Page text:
Another well known food item I always purchased 250g in box, always had 250g in box....until one day same box, same picture, same size had 200g on box, same price...stealth inflation.....I called the customers services to ask why and they said their customers preferred the new size!!!!.....well if all else fails they could pull out the health sales patter....smaller is healthier, and better......we care about our customers well being.

Share this post


Link to post
Share on other sites

As I said on the main forum these can be had for three quid at Tesco, I bet they were at least a fiver in 1998 may be more. Pro rata, inflation adjusted, they have got cheaper and have become a bit of a loss leader. Deflation bring it on.

Share this post


Link to post
Share on other sites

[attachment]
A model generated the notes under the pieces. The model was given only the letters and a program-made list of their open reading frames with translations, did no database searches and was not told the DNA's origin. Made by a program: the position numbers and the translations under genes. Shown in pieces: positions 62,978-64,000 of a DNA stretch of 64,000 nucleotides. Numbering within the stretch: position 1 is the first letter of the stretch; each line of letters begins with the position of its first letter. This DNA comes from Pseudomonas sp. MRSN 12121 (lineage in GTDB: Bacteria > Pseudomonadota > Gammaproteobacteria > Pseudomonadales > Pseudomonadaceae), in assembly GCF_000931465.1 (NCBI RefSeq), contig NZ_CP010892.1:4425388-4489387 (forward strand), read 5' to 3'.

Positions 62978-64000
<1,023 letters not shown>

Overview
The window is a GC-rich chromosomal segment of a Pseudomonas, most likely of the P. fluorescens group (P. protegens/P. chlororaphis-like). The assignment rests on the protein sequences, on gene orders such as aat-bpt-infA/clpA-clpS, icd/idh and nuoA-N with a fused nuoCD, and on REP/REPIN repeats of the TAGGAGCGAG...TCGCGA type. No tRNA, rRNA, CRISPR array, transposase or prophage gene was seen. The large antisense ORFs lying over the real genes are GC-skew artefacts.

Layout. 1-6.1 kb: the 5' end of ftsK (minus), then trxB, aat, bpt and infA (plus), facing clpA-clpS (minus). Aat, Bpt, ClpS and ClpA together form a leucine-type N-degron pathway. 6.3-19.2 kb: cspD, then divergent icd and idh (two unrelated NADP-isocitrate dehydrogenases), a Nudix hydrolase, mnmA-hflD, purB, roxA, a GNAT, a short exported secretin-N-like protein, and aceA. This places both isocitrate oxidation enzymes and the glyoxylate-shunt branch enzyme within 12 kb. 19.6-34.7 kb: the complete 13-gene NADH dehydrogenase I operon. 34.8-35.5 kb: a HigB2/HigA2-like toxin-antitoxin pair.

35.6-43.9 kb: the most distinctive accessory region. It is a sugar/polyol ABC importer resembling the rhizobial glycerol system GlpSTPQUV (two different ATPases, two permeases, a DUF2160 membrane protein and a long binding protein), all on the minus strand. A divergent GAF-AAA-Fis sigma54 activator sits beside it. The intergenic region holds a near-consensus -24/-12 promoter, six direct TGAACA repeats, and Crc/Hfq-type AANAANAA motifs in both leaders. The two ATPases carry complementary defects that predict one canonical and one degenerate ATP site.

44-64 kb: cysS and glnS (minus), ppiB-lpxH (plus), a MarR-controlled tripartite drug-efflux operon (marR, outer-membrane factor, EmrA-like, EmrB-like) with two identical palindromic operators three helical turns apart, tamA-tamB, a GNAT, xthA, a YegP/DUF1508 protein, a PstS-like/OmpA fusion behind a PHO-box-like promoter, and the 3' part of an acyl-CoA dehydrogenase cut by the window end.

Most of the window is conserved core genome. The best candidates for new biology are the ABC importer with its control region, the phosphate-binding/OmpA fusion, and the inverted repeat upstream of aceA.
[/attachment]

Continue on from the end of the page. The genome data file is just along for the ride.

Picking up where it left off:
As I said on the main forum these can be had for three quid at Tesco, I bet they were at least a fiver in 1998 may be more. Pro rata, inflation adjusted, they have got cheaper and have become a bit of a loss leader. Deflation bring it on.

Was going to say exactly the same, they used to be getting on for £8, it was a toss up between Roses and Quality Street. You now have a mass of other options and I'd imagine both companies have decided it's a volume game now, cut the size and drastically cut the price.

Share this post


Link to post
Share on other sites

It's the change from a metal to plastic "tin" that really smacks of cost-cutting to me.

Saw something the other day showing many chocolate bars had rather a size spurt in the 1990s / 2000s and have just shrunk back now, some a bit smaller than in the 80s, some a bit larger.